now almost totally obsolete

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The North Atlantic Treaty Organisation (NATO) is over seventy years old but, as recent events in Afghanistan, Iraq and Crimea have highlighted, the alliance that once represented western security is showing signs of its age.

Founded during the post-war years, Nato had a simple remit to defend western Europe from the USSR. Each permanent member state delegates a team headed by a senior diplomat and a high-ranking military representative to the North Atlantic Council, who meet once a week at Nato’s HQ in Brussels, and it’s here that all decisions – importantly, requiring complete unanimity – are taken. All member states contribute forces, equipment and funds (most European members 2% of GDP, the US 3.57% and Spain & Belgium less than 1%) which remain under national command until required for a specific common purpose.

Nato was never an entirely happy ship. In its early days, General de Gaulle vehemently protested over the US’s dominant role and ultimately led to France’s withdrawal, before its subsequent re-joining in 1993. President Macron has since rekindled their long-standing scepticism by calling for a “true European army”, which, post-Brexit, would place the UK in an interesting and perhaps compromised position. During the Cold War, Nato’s crucial value was that it committed America, historically prone to isolationist tendencies, to defend Europe against Russia. On its jack-jones, Europe could not do this and the bulk of Nato’s forces and equipment has always been the US’s, a fact reflected by the Supreme Commander always being an American. However, with the Cold War long since gone (Russia is a ‘nominal partner’) and the US referring to Nato as “obsolete” it’s raison d’etre is increasingly being questioned.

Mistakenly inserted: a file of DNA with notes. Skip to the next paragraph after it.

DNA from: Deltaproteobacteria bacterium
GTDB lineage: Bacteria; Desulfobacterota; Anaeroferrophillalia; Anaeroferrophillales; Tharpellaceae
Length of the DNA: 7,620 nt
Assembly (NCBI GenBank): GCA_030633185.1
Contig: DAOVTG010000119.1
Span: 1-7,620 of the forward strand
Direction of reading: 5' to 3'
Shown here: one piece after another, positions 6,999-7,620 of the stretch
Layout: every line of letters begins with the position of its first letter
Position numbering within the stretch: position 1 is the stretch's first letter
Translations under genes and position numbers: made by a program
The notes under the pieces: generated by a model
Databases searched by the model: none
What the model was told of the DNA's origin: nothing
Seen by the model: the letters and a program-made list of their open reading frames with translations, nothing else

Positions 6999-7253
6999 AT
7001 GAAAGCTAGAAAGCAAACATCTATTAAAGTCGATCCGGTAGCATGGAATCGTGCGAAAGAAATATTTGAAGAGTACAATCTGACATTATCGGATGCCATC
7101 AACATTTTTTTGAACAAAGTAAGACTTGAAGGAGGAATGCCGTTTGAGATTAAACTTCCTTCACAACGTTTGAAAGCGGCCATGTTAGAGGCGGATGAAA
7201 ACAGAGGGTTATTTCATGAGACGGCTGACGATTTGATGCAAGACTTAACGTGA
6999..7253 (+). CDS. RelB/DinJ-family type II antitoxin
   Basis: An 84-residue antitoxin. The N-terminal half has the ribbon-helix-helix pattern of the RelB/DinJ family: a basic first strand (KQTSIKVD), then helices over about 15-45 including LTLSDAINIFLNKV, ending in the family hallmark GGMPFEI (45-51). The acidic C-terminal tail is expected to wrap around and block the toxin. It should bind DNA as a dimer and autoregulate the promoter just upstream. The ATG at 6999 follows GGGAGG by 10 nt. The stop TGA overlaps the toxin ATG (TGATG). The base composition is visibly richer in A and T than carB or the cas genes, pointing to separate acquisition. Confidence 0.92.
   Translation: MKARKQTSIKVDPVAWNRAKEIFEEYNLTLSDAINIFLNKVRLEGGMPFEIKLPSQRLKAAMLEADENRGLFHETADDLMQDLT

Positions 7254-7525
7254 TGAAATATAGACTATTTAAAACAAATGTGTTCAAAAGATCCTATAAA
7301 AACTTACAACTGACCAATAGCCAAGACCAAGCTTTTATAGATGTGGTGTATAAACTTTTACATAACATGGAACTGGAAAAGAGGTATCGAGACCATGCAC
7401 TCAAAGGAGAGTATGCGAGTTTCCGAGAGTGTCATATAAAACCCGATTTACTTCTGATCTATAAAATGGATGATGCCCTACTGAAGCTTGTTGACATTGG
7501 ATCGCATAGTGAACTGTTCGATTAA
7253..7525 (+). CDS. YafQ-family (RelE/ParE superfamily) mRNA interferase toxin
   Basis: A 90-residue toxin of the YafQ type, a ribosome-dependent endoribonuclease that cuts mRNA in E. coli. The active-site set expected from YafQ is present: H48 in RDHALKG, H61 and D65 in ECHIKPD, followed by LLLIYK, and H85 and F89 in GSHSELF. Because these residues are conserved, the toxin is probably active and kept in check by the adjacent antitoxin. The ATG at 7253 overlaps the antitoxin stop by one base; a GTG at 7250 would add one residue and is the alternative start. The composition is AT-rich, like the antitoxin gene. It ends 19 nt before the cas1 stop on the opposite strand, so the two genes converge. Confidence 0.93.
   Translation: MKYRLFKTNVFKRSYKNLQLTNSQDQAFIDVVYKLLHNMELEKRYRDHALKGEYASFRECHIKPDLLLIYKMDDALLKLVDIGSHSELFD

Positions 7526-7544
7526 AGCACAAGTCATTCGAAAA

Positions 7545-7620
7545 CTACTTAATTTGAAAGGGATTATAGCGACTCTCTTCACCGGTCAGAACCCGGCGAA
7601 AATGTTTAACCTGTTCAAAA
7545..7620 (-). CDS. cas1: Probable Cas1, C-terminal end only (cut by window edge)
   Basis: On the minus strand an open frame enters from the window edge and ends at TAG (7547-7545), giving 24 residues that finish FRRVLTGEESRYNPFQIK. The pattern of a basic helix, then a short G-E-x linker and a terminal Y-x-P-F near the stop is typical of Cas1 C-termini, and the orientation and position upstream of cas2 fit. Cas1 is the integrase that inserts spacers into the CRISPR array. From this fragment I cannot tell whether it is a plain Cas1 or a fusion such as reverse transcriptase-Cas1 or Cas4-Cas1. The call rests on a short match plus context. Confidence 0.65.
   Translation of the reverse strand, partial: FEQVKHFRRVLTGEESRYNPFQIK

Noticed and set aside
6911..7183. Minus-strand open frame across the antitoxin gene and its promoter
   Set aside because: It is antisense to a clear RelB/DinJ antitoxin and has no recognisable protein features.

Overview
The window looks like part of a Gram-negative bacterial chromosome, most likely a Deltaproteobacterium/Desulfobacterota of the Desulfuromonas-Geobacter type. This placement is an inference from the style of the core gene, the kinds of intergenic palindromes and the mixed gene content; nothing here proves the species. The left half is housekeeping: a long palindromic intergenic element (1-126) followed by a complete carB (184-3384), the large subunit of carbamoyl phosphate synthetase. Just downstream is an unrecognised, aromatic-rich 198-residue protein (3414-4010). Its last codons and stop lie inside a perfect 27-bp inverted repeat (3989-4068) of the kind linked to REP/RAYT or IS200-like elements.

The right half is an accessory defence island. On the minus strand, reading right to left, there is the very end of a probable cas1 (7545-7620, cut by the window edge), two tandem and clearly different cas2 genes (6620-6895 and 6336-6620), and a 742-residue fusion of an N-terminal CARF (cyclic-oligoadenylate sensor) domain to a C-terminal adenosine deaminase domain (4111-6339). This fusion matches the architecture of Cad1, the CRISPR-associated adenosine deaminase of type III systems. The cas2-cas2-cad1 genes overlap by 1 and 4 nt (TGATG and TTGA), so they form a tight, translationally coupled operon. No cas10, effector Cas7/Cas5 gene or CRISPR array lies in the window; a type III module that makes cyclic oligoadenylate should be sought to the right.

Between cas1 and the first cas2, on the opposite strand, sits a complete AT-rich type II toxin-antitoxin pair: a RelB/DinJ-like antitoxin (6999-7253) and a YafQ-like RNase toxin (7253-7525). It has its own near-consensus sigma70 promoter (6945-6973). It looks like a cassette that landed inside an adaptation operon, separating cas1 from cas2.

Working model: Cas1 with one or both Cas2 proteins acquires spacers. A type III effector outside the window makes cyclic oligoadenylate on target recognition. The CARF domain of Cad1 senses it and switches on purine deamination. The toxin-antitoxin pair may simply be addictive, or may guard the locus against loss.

In more recent times, Nato thought it had found itself another role, that of an independent peacekeeping force. Sadly, within Rwanda, Somalia and Bosnia it proved incapable and so, in 1994, Nato took its first decisive military action, shooting down four Bosnian Serb aircraft violating a UN no-fly zone. Furthermore, during the Kosovo War it undertook a three month bombing campaign to force Slobodan Milosevic to withdraw and retreat. In this century, the Bush administration completely ignored Nato by launching Operation Enduring Freedom against the Taliban regime in Afghanistan and then openly split Nato asunder with its 2003 invasion of Iraq. Nato did take responsibility for training Iraqi security forces and for peacekeeping in Afghanistan but the deep and potentially existential cracks are clearly visible. Sadly, Nato’s future is by no means assured.